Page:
Henri Felettig founded the domaine in 1965. He was the 3rd generation of Felettigs to work the land. He inherited 2 hectares of vines and 1 hectare of black currants. The family rented land where they could and saved the earnings. Henri bought aggressively but judiciously. His ambition was to grow vertically in quality not horizontally in quantity. As a local boy Henri knew where the good dirt was and by 1993 the Felettigs were exploiting 9 hectares of it. At this point small parcels of Petits Monts (.11ha) Aux Reignots (.10ha) and .05 ha. of Les Chaumes) were being blended together for their 1er Cru Vosne-Romanée--its one of the stars of the lineup. Farmed biodynamically with Loius Michel Liger-Belair, the Vosne-Romanée 1er cru is a mini cuvee shadowing the profiles of the neighboring plots of Richebourg, La Romanée and La Tache which they border respectively. In 2006 a critical addition of .12 hectares in the Les Crouts (one of H. Jayer’s favorites) areas of Echézeaux rounded out the domaine. The remaining plots are small but of serious pedigree: La Justice .39 ha (Gevery-Chambertin), Les Chaliots (Nuits St. George), Clos Village .50 ha (Chambolle), Combottes .34, Carrieres .40 ha, Feusselottes .17 ha, Fuees .33 ha, Lavrottes .10 ha, and Charmes .25 ha, Vosne-Romanée, Vosne-Romanée 1er Cru .25 ha, and Echézeaux Grand Cru .12 ha.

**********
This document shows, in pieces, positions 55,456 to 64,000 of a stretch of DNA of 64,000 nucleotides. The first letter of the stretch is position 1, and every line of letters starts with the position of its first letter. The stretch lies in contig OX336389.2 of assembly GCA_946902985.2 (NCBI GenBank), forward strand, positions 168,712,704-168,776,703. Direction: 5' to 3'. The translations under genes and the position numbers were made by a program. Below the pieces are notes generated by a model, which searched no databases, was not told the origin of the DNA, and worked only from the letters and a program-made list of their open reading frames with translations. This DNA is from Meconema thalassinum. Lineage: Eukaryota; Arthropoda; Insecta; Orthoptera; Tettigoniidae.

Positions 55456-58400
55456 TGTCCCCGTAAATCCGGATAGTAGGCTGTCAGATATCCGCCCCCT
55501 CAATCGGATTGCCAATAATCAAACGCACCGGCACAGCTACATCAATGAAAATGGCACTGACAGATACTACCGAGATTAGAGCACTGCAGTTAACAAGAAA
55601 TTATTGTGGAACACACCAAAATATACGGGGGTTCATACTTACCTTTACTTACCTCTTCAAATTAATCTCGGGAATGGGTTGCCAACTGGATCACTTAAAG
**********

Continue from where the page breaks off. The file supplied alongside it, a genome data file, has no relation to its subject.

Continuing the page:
Gilbert says that the viticulture philosophies have slowly changed over the years and that he farms the vines completely organically now, which includes no herbicides or insecticides. The harvest is done manually and the fruit is sorted twice, which is to say once in the vineyards and then again at the cuverie. The fruit is then 100% destemmed and held at around 10° C for 5 to 7 days before allowing each fermenter to proceed as Nature would have it. There are no additions of yeast or extraction enzymes. After a roughly 3 week cuvaison the must is racked off into barrel that range from 10 to 50% new, depending on the wine, where it will rest for 13 to 16 months. [10% new oak for village for 13 months, 30% to 50% new oak for 1er and Grand Cru for 16 months] The new wine is then transferred by gravity to a bottling line where it is bottled without fining or filtration. Felettig also noted that in recent years he was aiming for wines of greater finesse and has cut down on the number of punch downs that he now does.
Hauts-Cotes de Nuits
Gevrey Chambertin “La Justice”
Chambolle Musigny “Clos le Village” Monopole
Vosne Romanee 1er Cru